During the design stage, the engineering firm responsible for the design of this structure, Wilbur Smith Associates, attempted to reuse the existing steel girders, which included some riveted steel girders and some rolled shapes with cover plates. Frank Bale, PE, the engineer in charge of the design, recalls that the use of lightweight concrete was considered for the deck to reduce the dead load on the existing girders and substructure units since TDOT now required a minimum deck thickness of 8 inches, while the existing normal weight concrete deck was 7 to 7.5 inches thick. However, even with the use of lightweight concrete, the designers eventually determined that it would be more cost effective to replace many of the existing girders. This was mostly because it was difficult to demonstrate that the existing girders would satisfy the requirements of current design specifications. The use of lightweight concrete for the new bridge deck was retained to make possible the reuse of the existing substructure units for the new structure.

The TDOT Standard Specifications include lightweight concrete for decks as “Class L” concrete. Therefore, a special provision was not required for lightweight concrete, as would be the case in most other states. A plan note for this bridge stated “Class “L” Concrete for bridge decks shall be in accordance with Section 604 of the Standard Specifications.” A footnote to the table in Section 604.03 of the Standard Specifications indicates that “The unit weight of air dried Class L Concrete (lightweight concrete) shall not exceed 115 lbs/cf as determined by ASTM C 567.” The table also requires lightweight concrete to have a minimum compressive strength of 4,000 psi, a minimum cement content of 620 lbs/CY, a maximum water/cement ratio of 0.40, a design air content of 6%, and a maximum slump of 8 inches. Requirements for lightweight aggregates are given in Section 903.19 of the Standard Specifications. Carolina STALITE coarse lightweight aggregate met all of these requirements, was listed on the TDOT qualified aggregate list, and was used for the lightweight concrete in Bridge 16.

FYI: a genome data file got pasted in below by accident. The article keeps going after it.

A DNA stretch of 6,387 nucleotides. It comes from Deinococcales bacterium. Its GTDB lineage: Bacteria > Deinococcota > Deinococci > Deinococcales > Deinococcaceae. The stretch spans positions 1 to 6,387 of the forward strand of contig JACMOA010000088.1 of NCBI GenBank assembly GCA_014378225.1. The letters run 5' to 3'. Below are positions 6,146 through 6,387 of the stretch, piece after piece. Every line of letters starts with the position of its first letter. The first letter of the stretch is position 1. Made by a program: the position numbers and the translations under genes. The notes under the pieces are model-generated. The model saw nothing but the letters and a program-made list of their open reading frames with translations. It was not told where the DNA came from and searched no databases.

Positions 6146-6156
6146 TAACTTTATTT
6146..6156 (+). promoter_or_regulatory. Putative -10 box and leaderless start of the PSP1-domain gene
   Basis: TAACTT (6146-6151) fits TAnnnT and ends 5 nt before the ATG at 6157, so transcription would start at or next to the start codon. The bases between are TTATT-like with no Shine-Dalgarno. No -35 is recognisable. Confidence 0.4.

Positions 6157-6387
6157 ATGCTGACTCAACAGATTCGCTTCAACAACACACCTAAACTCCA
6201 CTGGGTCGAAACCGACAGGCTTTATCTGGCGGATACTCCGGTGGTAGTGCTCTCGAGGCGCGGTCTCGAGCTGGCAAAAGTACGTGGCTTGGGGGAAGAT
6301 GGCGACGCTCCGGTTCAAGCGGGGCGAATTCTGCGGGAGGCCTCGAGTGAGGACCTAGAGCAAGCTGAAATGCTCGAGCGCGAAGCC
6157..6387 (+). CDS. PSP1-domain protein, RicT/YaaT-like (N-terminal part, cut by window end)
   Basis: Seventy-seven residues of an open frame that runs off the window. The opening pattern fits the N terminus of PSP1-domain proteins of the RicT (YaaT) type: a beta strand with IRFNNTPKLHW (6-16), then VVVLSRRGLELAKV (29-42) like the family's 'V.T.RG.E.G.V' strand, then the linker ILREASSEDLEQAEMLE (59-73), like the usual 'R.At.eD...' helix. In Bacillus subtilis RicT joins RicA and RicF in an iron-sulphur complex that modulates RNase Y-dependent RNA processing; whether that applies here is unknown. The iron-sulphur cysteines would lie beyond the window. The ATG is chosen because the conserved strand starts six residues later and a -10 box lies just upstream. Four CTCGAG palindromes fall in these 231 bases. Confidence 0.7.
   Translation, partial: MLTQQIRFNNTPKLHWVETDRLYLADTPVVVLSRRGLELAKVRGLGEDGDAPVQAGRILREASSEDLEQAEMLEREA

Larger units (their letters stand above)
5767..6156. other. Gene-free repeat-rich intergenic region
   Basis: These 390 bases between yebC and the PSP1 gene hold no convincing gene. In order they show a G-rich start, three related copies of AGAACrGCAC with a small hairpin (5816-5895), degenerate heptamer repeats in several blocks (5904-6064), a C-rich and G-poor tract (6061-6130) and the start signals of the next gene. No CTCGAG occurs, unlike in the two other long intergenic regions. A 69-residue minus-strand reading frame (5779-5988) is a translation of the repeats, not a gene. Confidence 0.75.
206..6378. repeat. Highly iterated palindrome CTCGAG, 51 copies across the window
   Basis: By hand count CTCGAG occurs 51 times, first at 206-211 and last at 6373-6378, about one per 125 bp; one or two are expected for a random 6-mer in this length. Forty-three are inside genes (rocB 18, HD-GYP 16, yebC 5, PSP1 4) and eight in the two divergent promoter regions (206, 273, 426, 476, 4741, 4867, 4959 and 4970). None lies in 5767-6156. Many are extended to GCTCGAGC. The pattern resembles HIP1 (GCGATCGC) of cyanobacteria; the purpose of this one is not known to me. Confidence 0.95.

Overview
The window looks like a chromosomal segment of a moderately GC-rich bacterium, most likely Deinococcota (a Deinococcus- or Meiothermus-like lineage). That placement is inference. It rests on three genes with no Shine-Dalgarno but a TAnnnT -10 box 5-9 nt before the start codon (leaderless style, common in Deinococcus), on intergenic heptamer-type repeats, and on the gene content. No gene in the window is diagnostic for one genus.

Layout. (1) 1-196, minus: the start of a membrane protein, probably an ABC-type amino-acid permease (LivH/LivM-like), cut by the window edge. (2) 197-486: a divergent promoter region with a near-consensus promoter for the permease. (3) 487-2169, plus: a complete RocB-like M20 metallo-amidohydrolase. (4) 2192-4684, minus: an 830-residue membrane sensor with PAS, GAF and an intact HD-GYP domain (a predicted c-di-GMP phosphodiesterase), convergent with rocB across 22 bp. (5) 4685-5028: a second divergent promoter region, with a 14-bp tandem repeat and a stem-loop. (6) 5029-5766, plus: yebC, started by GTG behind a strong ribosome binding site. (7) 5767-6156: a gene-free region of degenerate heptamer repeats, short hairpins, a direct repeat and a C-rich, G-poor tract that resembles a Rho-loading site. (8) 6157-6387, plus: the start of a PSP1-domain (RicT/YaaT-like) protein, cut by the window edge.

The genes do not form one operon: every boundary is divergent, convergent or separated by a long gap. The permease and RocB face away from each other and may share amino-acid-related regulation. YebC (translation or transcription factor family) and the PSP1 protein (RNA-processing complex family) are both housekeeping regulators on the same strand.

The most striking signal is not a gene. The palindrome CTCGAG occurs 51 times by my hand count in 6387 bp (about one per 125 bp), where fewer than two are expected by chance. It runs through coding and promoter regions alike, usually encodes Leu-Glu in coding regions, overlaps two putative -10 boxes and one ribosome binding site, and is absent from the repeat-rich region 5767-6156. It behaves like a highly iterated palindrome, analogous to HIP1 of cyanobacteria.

The contractor that built this bridge, Charles Blalock & Sons, placed nearly 7,200 CY of lightweight concrete in the deck. All concrete was placed by pumping. There were several very large placements, all of which occurred during the dead of winter. According to Doug Brown of Harrison Construction Company, the lightweight concrete supplier for the bridge, this presented some challenges. However, he indicated that in spite of the difficult weather conditions, the lightweight concrete was placed “without any low breaks and no real problems.” He also said that “air entrainment is always a little difficult on a bridge deck, but not really any more with lightweight concrete than normal weight concrete.” Dale Dockery of Charles Blalock & Sons agreed, saying that Harrison Construction Company “did a super job with the consistency of mix.” Dale didn’t think they had any more difficulty finishing the lightweight concrete mix than a normal weight concrete mix. After the deck was completed, it was ground longitudinally for rideability and grooved transversely for skid resistance.

Bridge 16 was completed by the time that the rest of the downtown I-40 corridor was reopened to traffic in June 2009. At the opening ceremony, State of Tennessee Transportation Commissioner Gerald F. Commissioner Nicely said that this project was “the largest interstate improvement effort ever undertaken by the Tennessee Department of Transportation.” He added that as a result of this massive project, I-40 had been widened to six through lanes with four auxiliary lanes, 13 bridges were built or rehabilitated, 15 retaining walls and 3 noise walls were constructed, and 12 side roads and 7 new ramps were also constructed.